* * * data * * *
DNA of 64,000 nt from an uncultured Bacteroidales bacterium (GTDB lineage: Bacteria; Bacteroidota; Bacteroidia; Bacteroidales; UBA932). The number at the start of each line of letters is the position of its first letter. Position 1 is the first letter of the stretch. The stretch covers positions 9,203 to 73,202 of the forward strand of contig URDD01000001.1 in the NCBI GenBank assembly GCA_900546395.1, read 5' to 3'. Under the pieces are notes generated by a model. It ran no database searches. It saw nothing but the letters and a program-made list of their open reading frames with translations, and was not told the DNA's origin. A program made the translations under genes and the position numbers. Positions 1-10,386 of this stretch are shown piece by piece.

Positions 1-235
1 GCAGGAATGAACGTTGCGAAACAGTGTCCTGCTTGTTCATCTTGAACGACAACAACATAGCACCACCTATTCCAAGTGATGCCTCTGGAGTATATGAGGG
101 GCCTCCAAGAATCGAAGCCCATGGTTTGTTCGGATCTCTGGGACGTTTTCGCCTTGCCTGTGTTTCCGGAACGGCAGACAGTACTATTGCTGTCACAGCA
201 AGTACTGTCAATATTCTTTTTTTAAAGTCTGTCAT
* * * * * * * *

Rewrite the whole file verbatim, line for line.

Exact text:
DNA of 64,000 nt from an uncultured Bacteroidales bacterium (GTDB lineage: Bacteria; Bacteroidota; Bacteroidia; Bacteroidales; UBA932). The number at the start of each line of letters is the position of its first letter. Position 1 is the first letter of the stretch. The stretch covers positions 9,203 to 73,202 of the forward strand of contig URDD01000001.1 in the NCBI GenBank assembly GCA_900546395.1, read 5' to 3'. Under the pieces are notes generated by a model. It ran no database searches. It saw nothing but the letters and a program-made list of their open reading frames with translations, and was not told the DNA's origin. A program made the translations under genes and the position numbers. Positions 1-10,386 of this stretch are shown piece by piece.

Positions 1-235
1 GCAGGAATGAACGTTGCGAAACAGTGTCCTGCTTGTTCATCTTGAACGACAACAACATAGCACCACCTATTCCAAGTGATGCCTCTGGAGTATATGAGGG
101 GCCTCCAAGAATCGAAGCCCATGGTTTGTTCGGATCTCTGGGACGTTTTCGCCTTGCCTGTGTTTCCGGAACGGCAGACAGTACTATTGCTGTCACAGCA
201 AGTACTGTCAATATTCTTTTTTTAAAGTCTGTCAT